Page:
Liszt: The Complete Songs, Vol. 5:
Victor Hugo songs; Die Lorelei; Ich liebe dich, etc.
Allan Clayton (tenor), Julius Drake (piano)
Hyperion CDA 68179 63:09 mins
The quieter moments of these songs show Allan Clayton’s voice at its best: smooth, tender and altogether alluring: the performance of ‘Über allen Gipfeln ist Ruh’ is worthy both of the music and of Goethe’s famous poem. Under pressure, his tone can be rather less attractive, with an edge to it that may be necessary in an opera house, but less so given Julius Drake’s generally well balanced accompaniments. Only at one point, in ‘Enfant, si j’étais roi’, does the piano drown the voice, and even here some justification might be claimed (if not by me) in the phrase ‘le profond chaos’ where Liszt unhelpfully gives the singer low notes against heavy piano chords. By and large Clayton’s diction is good, although I would have liked more attention paid to final consonants, especially in the German songs.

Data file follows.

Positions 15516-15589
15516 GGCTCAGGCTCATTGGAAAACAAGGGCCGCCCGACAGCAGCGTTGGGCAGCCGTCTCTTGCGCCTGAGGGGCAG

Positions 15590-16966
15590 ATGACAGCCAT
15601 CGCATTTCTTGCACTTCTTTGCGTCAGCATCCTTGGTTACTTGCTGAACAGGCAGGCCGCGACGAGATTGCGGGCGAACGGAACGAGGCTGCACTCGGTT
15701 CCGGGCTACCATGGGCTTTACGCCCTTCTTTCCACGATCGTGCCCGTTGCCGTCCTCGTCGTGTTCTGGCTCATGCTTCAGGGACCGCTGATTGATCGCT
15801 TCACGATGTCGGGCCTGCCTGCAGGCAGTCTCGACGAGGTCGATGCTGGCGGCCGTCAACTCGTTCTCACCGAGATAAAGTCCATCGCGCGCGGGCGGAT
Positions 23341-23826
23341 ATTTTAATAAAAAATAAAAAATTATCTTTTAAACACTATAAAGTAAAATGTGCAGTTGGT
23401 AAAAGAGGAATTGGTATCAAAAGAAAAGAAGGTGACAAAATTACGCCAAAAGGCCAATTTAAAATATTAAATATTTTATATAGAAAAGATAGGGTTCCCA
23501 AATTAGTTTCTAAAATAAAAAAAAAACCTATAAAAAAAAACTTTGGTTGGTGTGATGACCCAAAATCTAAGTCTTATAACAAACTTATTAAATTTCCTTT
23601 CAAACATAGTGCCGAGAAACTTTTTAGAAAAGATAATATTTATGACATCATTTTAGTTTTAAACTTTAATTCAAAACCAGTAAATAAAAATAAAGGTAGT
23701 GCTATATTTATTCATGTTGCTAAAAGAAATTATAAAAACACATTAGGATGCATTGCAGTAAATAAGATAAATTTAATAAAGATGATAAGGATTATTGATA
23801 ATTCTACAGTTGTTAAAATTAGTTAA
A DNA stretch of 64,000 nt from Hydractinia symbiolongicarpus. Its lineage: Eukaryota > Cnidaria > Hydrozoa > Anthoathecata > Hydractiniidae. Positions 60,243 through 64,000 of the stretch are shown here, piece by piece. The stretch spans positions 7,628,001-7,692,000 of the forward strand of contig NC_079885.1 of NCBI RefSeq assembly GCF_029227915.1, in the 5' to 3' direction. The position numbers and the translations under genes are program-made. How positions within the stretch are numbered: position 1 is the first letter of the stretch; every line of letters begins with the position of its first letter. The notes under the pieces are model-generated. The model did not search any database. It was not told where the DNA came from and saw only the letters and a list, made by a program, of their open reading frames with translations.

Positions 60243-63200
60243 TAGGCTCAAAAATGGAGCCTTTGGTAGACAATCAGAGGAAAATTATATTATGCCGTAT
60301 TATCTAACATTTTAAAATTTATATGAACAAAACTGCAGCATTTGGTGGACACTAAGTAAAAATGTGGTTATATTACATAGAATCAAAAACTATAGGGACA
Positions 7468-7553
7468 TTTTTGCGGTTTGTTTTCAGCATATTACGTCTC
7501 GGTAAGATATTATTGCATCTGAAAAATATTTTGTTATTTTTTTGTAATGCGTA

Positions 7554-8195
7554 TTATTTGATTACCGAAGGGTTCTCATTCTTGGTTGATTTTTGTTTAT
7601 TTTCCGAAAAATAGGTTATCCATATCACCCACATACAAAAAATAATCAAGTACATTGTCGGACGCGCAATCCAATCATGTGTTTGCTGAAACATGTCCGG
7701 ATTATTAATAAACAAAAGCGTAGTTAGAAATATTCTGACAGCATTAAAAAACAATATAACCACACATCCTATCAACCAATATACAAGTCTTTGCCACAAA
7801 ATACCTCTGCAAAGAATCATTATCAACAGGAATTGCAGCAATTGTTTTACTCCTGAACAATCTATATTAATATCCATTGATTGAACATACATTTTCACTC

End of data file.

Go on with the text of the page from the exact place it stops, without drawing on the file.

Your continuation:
The four settings of Victor Hugo come off well, and it is hardly the performers’ fault that Liszt’s rearrangement of Hugo’s text in ‘Comment disaient-ils’ makes nonsense of the poem. My only other quibbles are over occasional infidelity to the texts. At the end of the first song we don’t really get the piano perdendosi Liszt asks for, and in the last one Clayton sings the line ‘O tu ihm was du kannst’ at a full forte instead of the marked piano. But overall the performers are alive to the drama in many of these songs, suggesting what the quality might have been of the mature opera Liszt never wrote.